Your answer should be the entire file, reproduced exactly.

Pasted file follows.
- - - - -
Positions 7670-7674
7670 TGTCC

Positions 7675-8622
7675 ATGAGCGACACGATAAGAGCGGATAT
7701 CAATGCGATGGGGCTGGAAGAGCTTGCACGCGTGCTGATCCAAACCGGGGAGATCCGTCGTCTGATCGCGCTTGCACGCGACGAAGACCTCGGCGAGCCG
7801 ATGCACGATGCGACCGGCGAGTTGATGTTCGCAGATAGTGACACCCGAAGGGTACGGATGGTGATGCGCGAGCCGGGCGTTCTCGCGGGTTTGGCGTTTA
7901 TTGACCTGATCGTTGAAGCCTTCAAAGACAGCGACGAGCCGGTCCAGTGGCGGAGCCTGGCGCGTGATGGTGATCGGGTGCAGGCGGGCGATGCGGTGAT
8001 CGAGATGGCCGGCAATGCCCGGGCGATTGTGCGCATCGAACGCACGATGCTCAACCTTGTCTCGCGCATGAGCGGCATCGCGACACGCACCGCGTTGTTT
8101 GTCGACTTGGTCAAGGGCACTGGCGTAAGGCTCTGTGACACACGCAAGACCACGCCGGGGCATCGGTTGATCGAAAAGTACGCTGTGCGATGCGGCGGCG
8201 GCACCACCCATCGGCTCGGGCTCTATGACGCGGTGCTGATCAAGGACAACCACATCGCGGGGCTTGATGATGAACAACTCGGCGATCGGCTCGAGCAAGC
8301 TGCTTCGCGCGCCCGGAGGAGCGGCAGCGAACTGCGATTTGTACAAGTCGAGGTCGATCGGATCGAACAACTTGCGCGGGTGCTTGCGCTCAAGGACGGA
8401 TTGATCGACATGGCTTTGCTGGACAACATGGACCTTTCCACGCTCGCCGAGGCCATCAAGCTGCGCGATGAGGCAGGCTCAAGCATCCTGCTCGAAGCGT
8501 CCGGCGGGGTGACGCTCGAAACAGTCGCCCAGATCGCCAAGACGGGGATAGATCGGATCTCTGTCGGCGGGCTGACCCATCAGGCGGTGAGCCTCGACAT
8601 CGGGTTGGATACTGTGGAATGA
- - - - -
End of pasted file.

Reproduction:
Positions 7670-7674
7670 TGTCC

Positions 7675-8622
7675 ATGAGCGACACGATAAGAGCGGATAT
7701 CAATGCGATGGGGCTGGAAGAGCTTGCACGCGTGCTGATCCAAACCGGGGAGATCCGTCGTCTGATCGCGCTTGCACGCGACGAAGACCTCGGCGAGCCG
7801 ATGCACGATGCGACCGGCGAGTTGATGTTCGCAGATAGTGACACCCGAAGGGTACGGATGGTGATGCGCGAGCCGGGCGTTCTCGCGGGTTTGGCGTTTA
7901 TTGACCTGATCGTTGAAGCCTTCAAAGACAGCGACGAGCCGGTCCAGTGGCGGAGCCTGGCGCGTGATGGTGATCGGGTGCAGGCGGGCGATGCGGTGAT
8001 CGAGATGGCCGGCAATGCCCGGGCGATTGTGCGCATCGAACGCACGATGCTCAACCTTGTCTCGCGCATGAGCGGCATCGCGACACGCACCGCGTTGTTT
8101 GTCGACTTGGTCAAGGGCACTGGCGTAAGGCTCTGTGACACACGCAAGACCACGCCGGGGCATCGGTTGATCGAAAAGTACGCTGTGCGATGCGGCGGCG
8201 GCACCACCCATCGGCTCGGGCTCTATGACGCGGTGCTGATCAAGGACAACCACATCGCGGGGCTTGATGATGAACAACTCGGCGATCGGCTCGAGCAAGC
8301 TGCTTCGCGCGCCCGGAGGAGCGGCAGCGAACTGCGATTTGTACAAGTCGAGGTCGATCGGATCGAACAACTTGCGCGGGTGCTTGCGCTCAAGGACGGA
8401 TTGATCGACATGGCTTTGCTGGACAACATGGACCTTTCCACGCTCGCCGAGGCCATCAAGCTGCGCGATGAGGCAGGCTCAAGCATCCTGCTCGAAGCGT
8501 CCGGCGGGGTGACGCTCGAAACAGTCGCCCAGATCGCCAAGACGGGGATAGATCGGATCTCTGTCGGCGGGCTGACCCATCAGGCGGTGAGCCTCGACAT
8601 CGGGTTGGATACTGTGGAATGA